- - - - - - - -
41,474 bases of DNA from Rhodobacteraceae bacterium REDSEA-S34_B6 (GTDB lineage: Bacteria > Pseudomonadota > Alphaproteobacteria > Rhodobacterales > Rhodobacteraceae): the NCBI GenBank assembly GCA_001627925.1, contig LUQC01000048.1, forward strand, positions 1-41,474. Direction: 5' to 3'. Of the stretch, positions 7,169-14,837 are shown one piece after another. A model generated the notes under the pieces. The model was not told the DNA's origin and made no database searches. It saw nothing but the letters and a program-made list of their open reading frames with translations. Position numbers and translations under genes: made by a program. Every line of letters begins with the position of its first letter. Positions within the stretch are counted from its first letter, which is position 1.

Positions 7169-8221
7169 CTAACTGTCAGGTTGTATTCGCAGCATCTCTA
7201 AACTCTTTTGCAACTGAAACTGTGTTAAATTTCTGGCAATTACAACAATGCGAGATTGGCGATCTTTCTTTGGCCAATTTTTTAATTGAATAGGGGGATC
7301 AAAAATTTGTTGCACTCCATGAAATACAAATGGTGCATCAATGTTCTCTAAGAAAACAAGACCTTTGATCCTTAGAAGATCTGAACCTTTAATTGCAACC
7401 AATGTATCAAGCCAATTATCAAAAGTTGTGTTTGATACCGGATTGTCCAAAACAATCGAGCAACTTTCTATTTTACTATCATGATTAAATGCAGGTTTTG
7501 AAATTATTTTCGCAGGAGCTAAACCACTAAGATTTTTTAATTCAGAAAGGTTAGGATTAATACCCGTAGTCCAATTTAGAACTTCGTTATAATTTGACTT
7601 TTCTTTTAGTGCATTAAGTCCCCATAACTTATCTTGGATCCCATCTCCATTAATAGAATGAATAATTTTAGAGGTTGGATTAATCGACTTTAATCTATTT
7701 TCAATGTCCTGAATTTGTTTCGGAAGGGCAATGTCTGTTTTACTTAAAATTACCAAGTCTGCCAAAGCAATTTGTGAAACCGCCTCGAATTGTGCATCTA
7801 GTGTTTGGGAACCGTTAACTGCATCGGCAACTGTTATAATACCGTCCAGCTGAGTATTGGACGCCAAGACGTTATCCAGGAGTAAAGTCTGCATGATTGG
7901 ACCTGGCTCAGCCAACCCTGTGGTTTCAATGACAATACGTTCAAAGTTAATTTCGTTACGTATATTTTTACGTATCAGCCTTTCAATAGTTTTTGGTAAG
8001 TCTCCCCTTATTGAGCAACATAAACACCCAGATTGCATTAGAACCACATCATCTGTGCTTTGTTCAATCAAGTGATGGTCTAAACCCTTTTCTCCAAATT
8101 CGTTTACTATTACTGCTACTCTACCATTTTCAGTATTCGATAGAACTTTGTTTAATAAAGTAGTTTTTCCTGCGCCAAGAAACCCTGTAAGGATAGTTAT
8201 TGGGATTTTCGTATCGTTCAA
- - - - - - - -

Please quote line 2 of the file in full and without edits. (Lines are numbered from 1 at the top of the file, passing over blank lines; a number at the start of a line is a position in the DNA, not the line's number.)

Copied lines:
Positions 7169-8221